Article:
What’s in a (i)Watch? Only time will tell…

I have four watches.

The first is the one my grandmother gave me when I was about ten years old, a 1960’s veteran Smiths with a classic face, mechanical movement made in Wales, and a brown leather strap. The sort of watch you see in children’s book illustrations for the Famous Five or Secret Seven. The crown adjusted the time, and wound the movement.

The second is a stainless steel Omega that my father bought duty-free in Panama in December 1969 and gave me as a present for that Christmas. It had the “perpetual” self-winding movement, and the crown had two positions when pulled out, one to change the date and the other to change the time. That watch was on my wrist for twenty-one years until my 40th birthday in 1990, when my wife bought me a Rado. I wear the Rado daily today.

My fourth watch was my father’s. It’s a gold Omega Constellation that my mother bought him in Venezuela when he was posted there working for Shell in 1955. I still have the original box, receipt and guarantee. I wear it on special occasions, and on the anniversary of my father’s death.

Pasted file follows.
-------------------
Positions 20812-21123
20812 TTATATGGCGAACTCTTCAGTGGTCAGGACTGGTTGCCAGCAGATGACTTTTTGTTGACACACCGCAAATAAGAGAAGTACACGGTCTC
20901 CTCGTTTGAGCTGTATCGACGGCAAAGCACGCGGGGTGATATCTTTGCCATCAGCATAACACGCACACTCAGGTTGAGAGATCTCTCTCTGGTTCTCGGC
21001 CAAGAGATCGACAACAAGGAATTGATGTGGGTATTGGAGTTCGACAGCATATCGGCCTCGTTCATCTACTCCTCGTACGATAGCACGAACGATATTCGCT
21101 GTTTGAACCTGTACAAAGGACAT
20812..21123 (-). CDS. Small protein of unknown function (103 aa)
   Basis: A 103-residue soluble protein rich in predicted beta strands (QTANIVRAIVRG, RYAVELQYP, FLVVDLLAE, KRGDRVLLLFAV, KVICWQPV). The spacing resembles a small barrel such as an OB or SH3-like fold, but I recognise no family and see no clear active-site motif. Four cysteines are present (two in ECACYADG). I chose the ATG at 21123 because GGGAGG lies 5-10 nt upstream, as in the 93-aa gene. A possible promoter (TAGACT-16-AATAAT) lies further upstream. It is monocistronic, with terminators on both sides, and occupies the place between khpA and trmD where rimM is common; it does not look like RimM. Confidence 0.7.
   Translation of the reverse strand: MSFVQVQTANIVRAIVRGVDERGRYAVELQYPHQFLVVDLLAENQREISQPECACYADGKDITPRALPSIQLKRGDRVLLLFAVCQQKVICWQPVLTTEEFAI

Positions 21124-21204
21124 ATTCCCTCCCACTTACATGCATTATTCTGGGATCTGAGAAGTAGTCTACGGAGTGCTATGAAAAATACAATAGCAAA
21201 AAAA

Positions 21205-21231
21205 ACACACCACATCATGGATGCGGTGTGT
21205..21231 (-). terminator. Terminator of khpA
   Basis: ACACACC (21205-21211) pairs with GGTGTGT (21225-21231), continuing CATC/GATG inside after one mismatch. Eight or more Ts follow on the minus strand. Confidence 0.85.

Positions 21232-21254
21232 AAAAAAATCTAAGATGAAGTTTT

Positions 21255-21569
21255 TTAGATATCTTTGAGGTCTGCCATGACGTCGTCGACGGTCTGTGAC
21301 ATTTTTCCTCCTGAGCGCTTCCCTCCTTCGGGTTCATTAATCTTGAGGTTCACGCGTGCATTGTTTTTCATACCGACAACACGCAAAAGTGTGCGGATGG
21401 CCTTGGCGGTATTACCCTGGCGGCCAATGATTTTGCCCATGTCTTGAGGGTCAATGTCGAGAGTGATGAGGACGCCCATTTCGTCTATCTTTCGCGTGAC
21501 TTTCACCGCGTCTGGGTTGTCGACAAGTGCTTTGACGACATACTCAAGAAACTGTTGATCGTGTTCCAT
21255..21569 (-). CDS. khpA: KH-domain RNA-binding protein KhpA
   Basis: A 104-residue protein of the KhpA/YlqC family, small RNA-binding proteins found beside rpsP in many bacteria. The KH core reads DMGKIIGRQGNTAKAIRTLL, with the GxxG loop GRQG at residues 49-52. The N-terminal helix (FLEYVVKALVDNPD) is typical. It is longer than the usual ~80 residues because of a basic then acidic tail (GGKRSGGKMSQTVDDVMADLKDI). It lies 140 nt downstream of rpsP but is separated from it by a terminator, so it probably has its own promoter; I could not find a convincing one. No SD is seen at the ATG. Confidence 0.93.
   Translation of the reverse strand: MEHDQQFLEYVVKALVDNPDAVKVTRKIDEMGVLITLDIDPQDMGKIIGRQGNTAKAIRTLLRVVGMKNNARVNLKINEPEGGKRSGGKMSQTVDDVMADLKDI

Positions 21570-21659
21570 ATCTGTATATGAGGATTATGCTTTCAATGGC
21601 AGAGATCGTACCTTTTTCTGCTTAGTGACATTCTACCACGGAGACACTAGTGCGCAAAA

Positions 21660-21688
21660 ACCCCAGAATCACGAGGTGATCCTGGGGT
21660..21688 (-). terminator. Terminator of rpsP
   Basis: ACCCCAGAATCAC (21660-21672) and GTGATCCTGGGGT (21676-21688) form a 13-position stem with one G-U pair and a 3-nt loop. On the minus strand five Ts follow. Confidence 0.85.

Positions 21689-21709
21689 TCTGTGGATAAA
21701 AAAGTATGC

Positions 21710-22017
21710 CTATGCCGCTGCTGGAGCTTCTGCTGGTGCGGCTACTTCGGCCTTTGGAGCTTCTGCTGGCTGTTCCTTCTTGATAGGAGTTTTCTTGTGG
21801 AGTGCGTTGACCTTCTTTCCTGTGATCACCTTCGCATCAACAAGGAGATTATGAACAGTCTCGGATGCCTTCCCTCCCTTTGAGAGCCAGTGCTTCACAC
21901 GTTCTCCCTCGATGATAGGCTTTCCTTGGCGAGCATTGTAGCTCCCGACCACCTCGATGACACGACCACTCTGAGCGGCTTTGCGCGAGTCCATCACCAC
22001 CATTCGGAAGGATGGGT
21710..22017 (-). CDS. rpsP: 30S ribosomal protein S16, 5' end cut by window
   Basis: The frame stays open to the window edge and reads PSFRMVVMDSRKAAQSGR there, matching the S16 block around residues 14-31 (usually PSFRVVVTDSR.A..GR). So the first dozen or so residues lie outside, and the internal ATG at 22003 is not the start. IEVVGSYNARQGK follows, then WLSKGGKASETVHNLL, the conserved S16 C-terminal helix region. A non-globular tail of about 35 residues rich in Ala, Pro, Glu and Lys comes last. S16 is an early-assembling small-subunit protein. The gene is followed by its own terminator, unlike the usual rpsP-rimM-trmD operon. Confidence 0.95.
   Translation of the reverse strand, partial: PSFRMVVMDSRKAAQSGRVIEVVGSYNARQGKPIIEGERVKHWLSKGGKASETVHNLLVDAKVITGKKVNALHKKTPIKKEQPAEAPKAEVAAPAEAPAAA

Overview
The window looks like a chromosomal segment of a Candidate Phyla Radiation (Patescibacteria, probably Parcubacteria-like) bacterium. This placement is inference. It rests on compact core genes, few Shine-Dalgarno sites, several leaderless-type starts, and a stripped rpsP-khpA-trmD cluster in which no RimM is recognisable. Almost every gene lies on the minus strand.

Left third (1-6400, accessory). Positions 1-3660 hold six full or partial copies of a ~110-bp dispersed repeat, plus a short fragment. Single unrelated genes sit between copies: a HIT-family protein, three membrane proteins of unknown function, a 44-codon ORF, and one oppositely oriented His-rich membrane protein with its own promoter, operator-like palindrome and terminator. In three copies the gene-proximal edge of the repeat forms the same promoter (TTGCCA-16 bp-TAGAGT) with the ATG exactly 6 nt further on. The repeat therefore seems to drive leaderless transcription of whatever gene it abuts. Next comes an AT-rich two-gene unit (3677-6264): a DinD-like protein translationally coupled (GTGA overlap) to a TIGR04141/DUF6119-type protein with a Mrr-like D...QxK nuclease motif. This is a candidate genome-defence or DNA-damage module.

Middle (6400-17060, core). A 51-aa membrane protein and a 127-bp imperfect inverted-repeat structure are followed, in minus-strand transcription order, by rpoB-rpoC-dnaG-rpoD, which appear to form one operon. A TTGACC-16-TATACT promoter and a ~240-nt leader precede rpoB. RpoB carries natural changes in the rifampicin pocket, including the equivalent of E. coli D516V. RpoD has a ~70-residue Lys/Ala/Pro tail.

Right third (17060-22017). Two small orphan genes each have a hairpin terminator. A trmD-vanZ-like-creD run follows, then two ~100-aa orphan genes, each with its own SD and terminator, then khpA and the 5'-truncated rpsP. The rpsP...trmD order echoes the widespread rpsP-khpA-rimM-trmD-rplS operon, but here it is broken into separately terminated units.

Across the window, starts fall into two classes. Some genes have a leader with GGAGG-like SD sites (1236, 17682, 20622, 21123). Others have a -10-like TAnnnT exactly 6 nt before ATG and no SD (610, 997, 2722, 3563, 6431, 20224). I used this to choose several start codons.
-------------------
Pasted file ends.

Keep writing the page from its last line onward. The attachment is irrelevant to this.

Apple have launched their Watch… and no, I won’t be buying one. It’s a lovely piece of kit, of course it is, does all sorts of things beautifully, has the ingenious amazingly simple DigItal Crown, but no, a watch means something else for me, as I suspect it does for millions of other baby-boomers of my generation, and other “pre-digitals agers”. We feel faintly ridiculous wearing anything on our wrists other that something that tells the time, and perhaps the date. Depending on our circumstances, it could be a Citizen, Tissot, Rolex or Patek-Philippe, but they all do the same thing: they tell the time. And they share another quality, they are intensely personal items that can accrue huge emotional value.

Apple have one thing right. A watch is more than just telling the time, it’s a very personal statement. But while I can see my Smiths, Omegas and Rado being handed down to grandchildren, I cannot help thinking that the Apple Watch is a piece of fashion IT that could potentially go the way of the Newton.

Time will tell.

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Filed under Connectivity, Mobile technology

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